The Cost of Flood Damage
Last winter the UK experienced the second wettest December on record, and the warmest December since 1934, with average temperatures resting at around 8°C – about 4°C above the average.
But it is the extreme rainfall that has resulted in significant damage to properties across some parts of the UK, with around 16,000 homes and businesses in England flooded as a result of three major storms:
Storm Desmond: Hit in early December 2015. Cumbria was the most badly affected, experiencing a month’s rain (13.44 inches) in just one day. Rivers in Cumbria reached their highest levels ever.
Storm Eva: On Boxing Day 2015 many homes in Yorkshire and Lancashire were evacuated due to heavy flooding. Flood warnings were issued from Scotland to Wales.
Storm Frank: At the end of December 2015, storms and gales hit throughout the West with more flooding in Scotland. One person is reported to have died as a result of Storm Frank.
Recent figures show that over 5.5 million homes in the UK are at risk of flooding – this is one in every five households. 2 million of these are classed as moderate risk or greater.
The Financial Cost
The Government has announced £200 million of additional investment to aid recovery from these winter floods.
Some of the hardest hit areas are flooded year after year, and it is costing our economy billions of pounds. Every flood generates thousands of insurance claims and the cost of these claims alone is adding up significantly:
2015: £1.5bn (estimated)
However, despite this huge cost, these figures do not reflect the true financial impact of the floods.
Every flood requires a huge and costly cleanup operation, as well as repairs and upgrades to flood defences. Alongside the insurance claims, many home and business owners also have to foot the restoration costs themselves, due to inadequate cover.
The most recent floods in winter 2015 are anticipated to cost the insurance industry £1.5bn, with a further £1bn being paid out directly by home and business owners who are not adequately insured. A further bill for £2bn is estimated for flood defence repairs, and a review and development of the insurance sector (to limit the impact in the future) is costing around £500m.
Around 50% of insurance claims for the December 2015 floods are estimated to be from commercial businesses. Usually, this figure is between 10% and 30%, but as the floods hit many towns and cities, more businesses have been impacted.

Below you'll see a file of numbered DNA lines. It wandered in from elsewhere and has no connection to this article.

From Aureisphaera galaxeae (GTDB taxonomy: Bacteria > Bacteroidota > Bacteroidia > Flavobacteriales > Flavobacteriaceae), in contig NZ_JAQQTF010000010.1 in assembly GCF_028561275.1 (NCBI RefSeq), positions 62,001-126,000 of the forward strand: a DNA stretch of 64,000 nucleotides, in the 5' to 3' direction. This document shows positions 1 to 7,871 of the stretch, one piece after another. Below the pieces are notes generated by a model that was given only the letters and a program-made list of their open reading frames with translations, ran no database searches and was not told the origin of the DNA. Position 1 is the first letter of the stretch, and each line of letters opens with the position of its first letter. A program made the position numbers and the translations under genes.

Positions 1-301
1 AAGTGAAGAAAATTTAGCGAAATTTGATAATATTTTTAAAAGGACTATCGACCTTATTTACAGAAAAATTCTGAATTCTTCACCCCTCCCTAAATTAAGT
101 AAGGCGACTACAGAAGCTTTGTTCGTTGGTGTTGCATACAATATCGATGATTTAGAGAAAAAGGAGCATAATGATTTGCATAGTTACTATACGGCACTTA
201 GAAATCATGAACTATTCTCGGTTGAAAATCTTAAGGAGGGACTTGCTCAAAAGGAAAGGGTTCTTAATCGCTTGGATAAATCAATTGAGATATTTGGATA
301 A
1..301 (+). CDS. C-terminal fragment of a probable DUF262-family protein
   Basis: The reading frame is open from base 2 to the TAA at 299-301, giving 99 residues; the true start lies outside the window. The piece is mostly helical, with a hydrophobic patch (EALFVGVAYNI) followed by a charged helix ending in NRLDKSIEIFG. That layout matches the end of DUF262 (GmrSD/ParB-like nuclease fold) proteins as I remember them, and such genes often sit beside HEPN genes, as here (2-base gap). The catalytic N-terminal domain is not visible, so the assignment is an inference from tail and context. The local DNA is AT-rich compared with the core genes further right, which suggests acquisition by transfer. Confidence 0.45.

There’s an estimated 185,000 commercial properties at risk of flooding in England and Wales, and the cost of flood damage can be so extensive that many wouldn’t be capable of recovery. The average cost of a flood to a business is around £28,000.
These losses extend further than just being closed for a few days. There are many ‘grey areas’ to commercial insurance cover, with loss of attraction and loss of market value typically not covered, not to mention the significant costs to absorb whilst the business is recovering, such as:
- Water damage can destroy the decor and even the structure of the premises, meaning a costly and drawn out refurb project – all whilst the business is losing day-to-day revenue caused by the downtime.
- The loss of stock alone for retail businesses can be difficult to recoup, but this is compounded by the loss of business assets, such as furniture, IT equipment and business records.
- The cost of keeping staff on retainer or continuing to pay their salary whilst the business is not earning revenue.
- Many businesses also risk losing their relationships with commercial partners if they can not continue to contribute to the supply and demand chain with their products or services.
Home and business owners are suffering from a further financial burden as the property prices in flood risk areas are increasing at a significantly lower rate than those not in flood risk areas.
The most severely affected are those in the North where properties at risk of flooding (between 2005 and 2014) have increased in value half as fast as those at no risk.
In Yorkshire and Humber, this is most noticeable as the value of high-risk properties grew at 5.91%, when the value of no-risk properties grew at 16.29%.
Types of Flooding
There are different types of flood and the UK has been hit by all of them – each type impacts the flooded area in different ways. The level of damage and the recovery costs will depend on the type of water, the number and type of properties in the area, and the longevity of the flood.
Tidal Flooding: Flooding that occurs from sea or from tidal rivers. This type of flooding is usually sudden and extremely dangerous.
Flash Flooding: Surface water flooding from heavy or prolonged rainfall. Often exacerbated by flooded drainage systems that overflow.
Fluvial Flooding: Heavy rain and snowfall can exceed the capacity of rivers and watercourses, causing them to burst their banks, flooding the surrounding area.
Groundwater Flooding: After prolonged or extremely heavy rainfall, the ground can become so waterlogged it can no longer drain water away naturally. Often, the effects of groundwater flooding are worsened by concreting over large open areas, leaving nowhere for the rain to go.
Sewer Flooding: Sewer flooding can result from damage in the sewerage system, or the capacity of the system can simply be overwhelmed by heavy rain, flash flooding or groundwater flooding.